In the spring of 1961, famed industrial designer Raymond Loewy was called back to Studebaker by the company's new president, Sherwood Egbert, to design the Avanti.
Egbert hired him to help energize Studebaker's soon-to-be-released line of 1963 passenger cars to attract younger buyers.
Despite the short 40-day schedule allowed to produce a finished design and scale model, Loewy agreed to take the job. He recruited a team consisting of experienced designers, including former Loewy employees John Ebstein; Bob Andrews; and Tom Kellogg, a young student from the Art Center College of Design in Pasadena.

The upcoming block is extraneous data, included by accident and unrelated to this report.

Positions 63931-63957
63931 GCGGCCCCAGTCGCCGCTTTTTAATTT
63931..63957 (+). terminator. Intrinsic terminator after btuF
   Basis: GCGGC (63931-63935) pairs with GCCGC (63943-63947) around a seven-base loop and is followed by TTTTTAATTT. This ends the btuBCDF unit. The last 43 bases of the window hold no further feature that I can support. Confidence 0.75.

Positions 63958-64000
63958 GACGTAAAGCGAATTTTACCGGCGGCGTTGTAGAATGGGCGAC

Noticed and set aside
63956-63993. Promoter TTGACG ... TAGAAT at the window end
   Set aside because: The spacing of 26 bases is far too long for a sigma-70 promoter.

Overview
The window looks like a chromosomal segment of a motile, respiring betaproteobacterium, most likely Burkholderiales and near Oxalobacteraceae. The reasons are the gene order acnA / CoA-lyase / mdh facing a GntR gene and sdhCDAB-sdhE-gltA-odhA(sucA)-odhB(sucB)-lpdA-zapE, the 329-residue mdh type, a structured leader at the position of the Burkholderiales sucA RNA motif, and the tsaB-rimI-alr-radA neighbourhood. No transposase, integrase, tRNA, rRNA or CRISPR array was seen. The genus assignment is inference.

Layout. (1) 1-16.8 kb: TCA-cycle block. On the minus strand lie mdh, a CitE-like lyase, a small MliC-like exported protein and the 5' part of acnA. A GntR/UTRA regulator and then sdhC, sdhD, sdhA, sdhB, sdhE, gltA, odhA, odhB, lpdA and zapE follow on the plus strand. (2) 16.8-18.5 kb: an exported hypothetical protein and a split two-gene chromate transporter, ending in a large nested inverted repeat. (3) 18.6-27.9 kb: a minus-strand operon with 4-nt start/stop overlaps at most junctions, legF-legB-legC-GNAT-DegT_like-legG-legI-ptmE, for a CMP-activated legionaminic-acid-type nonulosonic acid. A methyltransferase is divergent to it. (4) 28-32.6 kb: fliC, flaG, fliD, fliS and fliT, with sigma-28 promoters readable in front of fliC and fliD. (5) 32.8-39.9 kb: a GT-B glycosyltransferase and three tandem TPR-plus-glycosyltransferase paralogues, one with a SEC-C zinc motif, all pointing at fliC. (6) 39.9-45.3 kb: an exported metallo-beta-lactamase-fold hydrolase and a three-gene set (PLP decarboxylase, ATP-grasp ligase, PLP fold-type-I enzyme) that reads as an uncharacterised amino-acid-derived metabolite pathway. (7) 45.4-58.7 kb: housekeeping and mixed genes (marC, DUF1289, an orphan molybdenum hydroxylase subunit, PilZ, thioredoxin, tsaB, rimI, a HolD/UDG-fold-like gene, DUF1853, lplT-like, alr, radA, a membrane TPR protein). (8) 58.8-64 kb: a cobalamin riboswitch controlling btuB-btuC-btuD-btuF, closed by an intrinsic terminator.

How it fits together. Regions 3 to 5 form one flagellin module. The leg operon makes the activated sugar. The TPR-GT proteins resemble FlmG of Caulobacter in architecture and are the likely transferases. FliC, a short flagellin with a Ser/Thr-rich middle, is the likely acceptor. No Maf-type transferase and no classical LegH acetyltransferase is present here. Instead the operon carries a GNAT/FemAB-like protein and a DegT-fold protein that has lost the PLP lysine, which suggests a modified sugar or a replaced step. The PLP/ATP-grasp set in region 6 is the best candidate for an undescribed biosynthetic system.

The team was sequestered in a house leased for the purpose in Palm Springs, California. (Loewy also had a home in Palm Springs which he designed himself. Each team member had a role. Andrews and Kellogg handled sketching, Ebstein oversaw the project, and Loewy was the creative director and offered advice.